11. What happens if a job or supervising physician is changed?

    Visit add a physician. The Nurse Practitioner must receive the final approval letter with the new supervising physician before starting a new practice.

  12. What are the minimum number of hours required to maintain the Nurse Practitioner approval to practice?

    Nurse Practitioners must maintain sufficient clinical practice hours to maintain national certification and maintain Continuing Education Requirements of 50 hours per year. If a Nurse Practitioner has not engaged in clinical practice for two years or greater, then the Nurse Practitioner will be required to complete a Nurse Practitioner Refresher Course.

  13. What is a Collaborative Practice Agreement (CPA)?

    The CPA identifies the drugs, devices, medical treatments, tests, and procedures that may be prescribed, ordered, and performed, as would be appropriate for the diagnosis and treatment of the common medical problems seen in the Nurse Practitioner’s practice. The CPA must state how the continuous availability of the supervising physician will be provided for ongoing supervision, consultation, collaboration, referral, and evaluation of care provided by the Nurse Practitioner. The CPA must be reviewed, signed, and dated annually by the Nurse Practitioner and supervising physician.

  14. Is current national certification required for Nurse Practitioner approval to practice in North Carolina?

    Yes, Nurse Practitioners must have and maintain national certification for approval to practice in North Carolina.

  15. Can Nurse Practitioners prescribe refills for Schedule controlled substances?

    Yes, prescriptive authority is part of the Nurse Practitioner approval to practice. Controlled substances may be prescribed and refilled consistent with controlled substance laws and rules.

    • Schedule II controlled substances cannot be refilled
    • Schedules III and IV controlled substances may be refilled up to five times in six months
    • Schedule V controlled substances may be refilled as authorized by the practitioner
  16. What information must be on the Nurse Practitioner's name badge?

    The North Carolina Badge Law (GS 90-640) requires every health care professional to wear or display a readily visible form of identification to include the individual’s name and type of license or listing title when providing patient care.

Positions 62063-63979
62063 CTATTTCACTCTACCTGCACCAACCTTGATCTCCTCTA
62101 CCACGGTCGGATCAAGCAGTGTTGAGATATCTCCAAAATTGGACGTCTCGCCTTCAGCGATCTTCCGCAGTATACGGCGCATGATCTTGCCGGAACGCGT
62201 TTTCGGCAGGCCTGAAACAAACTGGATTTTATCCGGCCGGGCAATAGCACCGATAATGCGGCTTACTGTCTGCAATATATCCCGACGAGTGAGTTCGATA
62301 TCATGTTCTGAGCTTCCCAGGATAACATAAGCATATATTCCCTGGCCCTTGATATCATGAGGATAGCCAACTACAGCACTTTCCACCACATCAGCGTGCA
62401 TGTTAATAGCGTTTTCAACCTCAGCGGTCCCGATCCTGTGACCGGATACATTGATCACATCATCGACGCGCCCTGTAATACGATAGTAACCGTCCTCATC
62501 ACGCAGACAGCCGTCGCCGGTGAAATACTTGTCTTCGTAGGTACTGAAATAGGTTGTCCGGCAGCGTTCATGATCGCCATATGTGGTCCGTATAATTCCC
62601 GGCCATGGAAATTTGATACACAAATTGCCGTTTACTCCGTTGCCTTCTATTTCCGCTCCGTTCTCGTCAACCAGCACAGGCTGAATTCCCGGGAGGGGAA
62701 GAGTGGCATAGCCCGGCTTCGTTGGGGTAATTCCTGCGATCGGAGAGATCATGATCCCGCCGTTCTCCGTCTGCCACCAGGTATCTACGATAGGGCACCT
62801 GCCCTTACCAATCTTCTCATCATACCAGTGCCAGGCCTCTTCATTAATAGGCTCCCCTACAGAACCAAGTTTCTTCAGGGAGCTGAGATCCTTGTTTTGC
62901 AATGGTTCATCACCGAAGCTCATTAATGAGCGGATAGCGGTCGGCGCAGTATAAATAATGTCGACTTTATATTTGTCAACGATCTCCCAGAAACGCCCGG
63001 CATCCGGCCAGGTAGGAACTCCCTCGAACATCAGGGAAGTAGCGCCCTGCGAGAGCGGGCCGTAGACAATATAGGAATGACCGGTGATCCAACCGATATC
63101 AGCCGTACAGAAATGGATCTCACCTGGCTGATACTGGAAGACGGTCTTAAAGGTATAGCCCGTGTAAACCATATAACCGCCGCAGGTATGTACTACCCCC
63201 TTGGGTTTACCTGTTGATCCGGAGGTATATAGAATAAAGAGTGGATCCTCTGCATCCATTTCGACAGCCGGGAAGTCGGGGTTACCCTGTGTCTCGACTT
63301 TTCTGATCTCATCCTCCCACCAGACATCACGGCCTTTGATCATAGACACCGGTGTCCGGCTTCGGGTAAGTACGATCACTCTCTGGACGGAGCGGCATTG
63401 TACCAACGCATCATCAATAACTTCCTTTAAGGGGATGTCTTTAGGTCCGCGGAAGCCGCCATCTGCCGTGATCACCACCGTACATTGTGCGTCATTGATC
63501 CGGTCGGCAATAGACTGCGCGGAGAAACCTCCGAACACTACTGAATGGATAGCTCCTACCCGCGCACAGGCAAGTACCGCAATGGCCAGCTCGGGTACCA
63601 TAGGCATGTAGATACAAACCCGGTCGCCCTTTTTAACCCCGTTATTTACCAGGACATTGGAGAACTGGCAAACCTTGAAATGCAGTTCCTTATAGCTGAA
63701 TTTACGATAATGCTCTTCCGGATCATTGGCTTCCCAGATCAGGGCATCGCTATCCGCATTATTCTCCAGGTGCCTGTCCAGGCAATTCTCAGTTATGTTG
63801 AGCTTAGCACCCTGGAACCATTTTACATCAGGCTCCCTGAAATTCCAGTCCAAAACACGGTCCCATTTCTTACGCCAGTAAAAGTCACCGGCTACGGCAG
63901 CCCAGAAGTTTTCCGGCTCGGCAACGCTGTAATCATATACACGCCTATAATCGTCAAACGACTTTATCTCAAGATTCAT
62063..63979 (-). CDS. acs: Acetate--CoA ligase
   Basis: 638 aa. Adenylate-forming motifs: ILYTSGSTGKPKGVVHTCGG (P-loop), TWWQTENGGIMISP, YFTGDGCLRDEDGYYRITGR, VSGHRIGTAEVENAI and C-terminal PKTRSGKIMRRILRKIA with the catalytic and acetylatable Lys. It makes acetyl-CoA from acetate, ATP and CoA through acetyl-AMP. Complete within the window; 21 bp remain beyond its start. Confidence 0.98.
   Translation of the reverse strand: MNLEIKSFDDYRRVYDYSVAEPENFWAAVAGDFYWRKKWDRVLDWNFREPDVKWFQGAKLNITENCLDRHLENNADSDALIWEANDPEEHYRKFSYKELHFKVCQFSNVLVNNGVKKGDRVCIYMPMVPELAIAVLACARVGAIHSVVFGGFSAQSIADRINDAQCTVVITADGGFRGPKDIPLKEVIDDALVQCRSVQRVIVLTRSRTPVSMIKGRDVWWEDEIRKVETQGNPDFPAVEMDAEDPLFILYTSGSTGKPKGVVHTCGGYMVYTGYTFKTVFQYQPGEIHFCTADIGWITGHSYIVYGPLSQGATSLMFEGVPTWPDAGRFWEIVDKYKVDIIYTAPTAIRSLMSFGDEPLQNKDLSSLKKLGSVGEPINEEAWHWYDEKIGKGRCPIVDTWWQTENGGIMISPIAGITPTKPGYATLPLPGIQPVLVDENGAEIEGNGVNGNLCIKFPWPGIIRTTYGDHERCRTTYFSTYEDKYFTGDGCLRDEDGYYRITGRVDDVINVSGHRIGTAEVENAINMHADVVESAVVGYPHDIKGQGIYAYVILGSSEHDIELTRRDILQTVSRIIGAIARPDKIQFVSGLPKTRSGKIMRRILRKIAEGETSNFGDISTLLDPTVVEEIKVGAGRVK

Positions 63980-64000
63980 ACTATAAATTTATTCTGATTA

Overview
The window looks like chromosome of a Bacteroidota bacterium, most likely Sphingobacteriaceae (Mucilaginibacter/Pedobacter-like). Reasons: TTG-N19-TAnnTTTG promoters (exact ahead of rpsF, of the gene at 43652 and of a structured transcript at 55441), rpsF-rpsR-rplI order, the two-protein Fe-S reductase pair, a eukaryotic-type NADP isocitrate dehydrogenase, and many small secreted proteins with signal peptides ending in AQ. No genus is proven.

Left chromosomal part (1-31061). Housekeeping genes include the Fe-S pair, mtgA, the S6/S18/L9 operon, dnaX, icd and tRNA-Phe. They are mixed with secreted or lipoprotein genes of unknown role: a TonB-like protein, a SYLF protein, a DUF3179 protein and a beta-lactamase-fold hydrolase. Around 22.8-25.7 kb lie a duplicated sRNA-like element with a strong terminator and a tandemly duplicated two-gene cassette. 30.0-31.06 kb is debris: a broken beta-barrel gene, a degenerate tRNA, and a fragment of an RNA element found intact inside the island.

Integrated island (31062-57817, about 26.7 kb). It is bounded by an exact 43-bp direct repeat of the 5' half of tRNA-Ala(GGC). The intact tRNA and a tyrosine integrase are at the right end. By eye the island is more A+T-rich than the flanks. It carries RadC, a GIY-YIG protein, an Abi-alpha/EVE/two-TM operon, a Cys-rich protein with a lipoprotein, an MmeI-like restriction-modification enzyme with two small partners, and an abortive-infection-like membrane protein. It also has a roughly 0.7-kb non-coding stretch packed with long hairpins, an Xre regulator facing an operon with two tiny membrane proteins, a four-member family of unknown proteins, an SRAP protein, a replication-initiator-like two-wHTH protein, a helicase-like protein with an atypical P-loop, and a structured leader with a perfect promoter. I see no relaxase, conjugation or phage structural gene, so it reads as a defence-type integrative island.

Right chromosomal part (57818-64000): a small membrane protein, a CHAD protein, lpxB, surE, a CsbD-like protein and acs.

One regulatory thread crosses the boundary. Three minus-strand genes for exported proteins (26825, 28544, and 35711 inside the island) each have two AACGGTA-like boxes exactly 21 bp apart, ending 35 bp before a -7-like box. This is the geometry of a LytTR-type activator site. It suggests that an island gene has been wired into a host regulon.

For example, one might use Mary Smith, RN, NP, MSN or Mary Smith, RN, NP, DNP.

  17. Does the North Carolina Board of Nursing approve graduate programs?

    No, the Board only has authority over pre-licensure nursing programs, and not graduate level programs.

  18. Does the Quality Improvement Process (QIP) process start again each time supervising physicians are changed?

    Yes, the QIP must be initiated again each time supervising physicians change. Monthly meetings are required for 6 months to discuss practice relevant clinical issues and quality improvement measures; then the QIPs are conducted every 6 months thereafter.

  19. Is the supervising physician required to be physically present at all times while the Nurse Practitioner is practicing?

    No onsite physical presence is not required; however, the supervising physician must be continuously available to the Nurse Practitioner for consultation by direct communication or telecommunication.

  20. Can Nurse Practitioners prescribe controlled substances?

    Yes, a Nurse Practitioner may prescribe controlled substances. The supervising physician must have a DEA registration equal to or greater than the DEA registration of a Nurse Practitioner that he or she supervises.

  21. Are supervising physicians and back-up supervising physicians responsible for the medical acts of Nurse Practitioners?

    Yes, supervising physicians are responsible at all times for the medical acts of the Nurse Practitioner they supervise. Back-up supervising physicians are only responsible for the medical acts of the Nurse Practitioner when they are actively supervising the Nurse Practitioner. A Nurse Practitioner is only required to have one supervising physician.

  22. Are Nurse Practitioners required to have an NPI number?

    No, a National Provider Identifier (NPI) number is not a requirement for approval as an Nurse Practitioner in North Carolina. An NPI is a unique 10-digit identification number issued to healthcare providers by the Centers for Medicare and Medicaid Services (CMS). The Board has no authority in payer issues.

  23. What are the usual age ranges for the Nurse Practitioner roles?

    National professional specialty and advanced practice registered nursing organizations provide practice guidelines for each APRN role. These documents address role, function, population served, and practice setting. They offer advanced practice registered nurses the broadest parameters for practice within the limits established by formal academic education and national certification. Therefore, professional practice parameters are recommended as the initial resource in defining an individual APRN’s role, population foci, and specialty practice.